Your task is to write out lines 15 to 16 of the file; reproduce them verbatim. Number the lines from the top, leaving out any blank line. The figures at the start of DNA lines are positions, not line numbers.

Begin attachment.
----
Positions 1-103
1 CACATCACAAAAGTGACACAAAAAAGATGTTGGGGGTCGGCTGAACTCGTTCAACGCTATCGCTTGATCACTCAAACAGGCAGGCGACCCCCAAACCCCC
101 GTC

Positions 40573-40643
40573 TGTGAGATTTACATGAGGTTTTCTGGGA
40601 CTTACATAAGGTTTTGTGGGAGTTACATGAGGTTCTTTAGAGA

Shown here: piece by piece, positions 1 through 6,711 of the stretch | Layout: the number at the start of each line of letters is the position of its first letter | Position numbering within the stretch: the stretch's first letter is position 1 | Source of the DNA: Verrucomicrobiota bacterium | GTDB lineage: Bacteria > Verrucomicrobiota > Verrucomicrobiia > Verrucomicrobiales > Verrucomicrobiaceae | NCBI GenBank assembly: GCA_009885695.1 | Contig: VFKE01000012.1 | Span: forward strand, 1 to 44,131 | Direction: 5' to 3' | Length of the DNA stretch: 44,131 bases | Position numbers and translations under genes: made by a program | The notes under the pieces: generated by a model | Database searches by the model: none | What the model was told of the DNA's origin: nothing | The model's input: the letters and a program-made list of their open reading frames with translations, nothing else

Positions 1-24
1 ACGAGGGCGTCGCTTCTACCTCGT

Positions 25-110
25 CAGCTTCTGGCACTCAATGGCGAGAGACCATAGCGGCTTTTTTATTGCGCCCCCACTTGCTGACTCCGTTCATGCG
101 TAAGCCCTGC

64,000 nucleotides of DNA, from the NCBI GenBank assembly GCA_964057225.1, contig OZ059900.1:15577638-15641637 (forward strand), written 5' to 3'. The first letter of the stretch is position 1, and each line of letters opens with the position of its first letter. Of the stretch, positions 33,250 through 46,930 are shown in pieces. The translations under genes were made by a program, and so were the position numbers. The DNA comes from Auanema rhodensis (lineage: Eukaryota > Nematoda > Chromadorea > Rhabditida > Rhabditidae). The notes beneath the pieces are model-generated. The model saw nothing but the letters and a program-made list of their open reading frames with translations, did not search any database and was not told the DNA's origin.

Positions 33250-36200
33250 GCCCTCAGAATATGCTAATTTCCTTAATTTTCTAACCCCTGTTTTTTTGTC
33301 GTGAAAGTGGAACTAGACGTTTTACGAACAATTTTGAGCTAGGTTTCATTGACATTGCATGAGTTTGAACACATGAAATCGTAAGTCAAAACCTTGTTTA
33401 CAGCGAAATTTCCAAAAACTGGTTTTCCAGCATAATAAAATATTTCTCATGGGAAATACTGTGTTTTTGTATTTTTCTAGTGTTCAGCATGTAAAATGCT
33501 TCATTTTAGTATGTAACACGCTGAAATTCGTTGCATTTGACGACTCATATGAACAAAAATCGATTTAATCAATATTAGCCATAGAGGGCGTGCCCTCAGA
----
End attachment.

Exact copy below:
33250 GCCCTCAGAATATGCTAATTTCCTTAATTTTCTAACCCCTGTTTTTTTGTC
33301 GTGAAAGTGGAACTAGACGTTTTACGAACAATTTTGAGCTAGGTTTCATTGACATTGCATGAGTTTGAACACATGAAATCGTAAGTCAAAACCTTGTTTA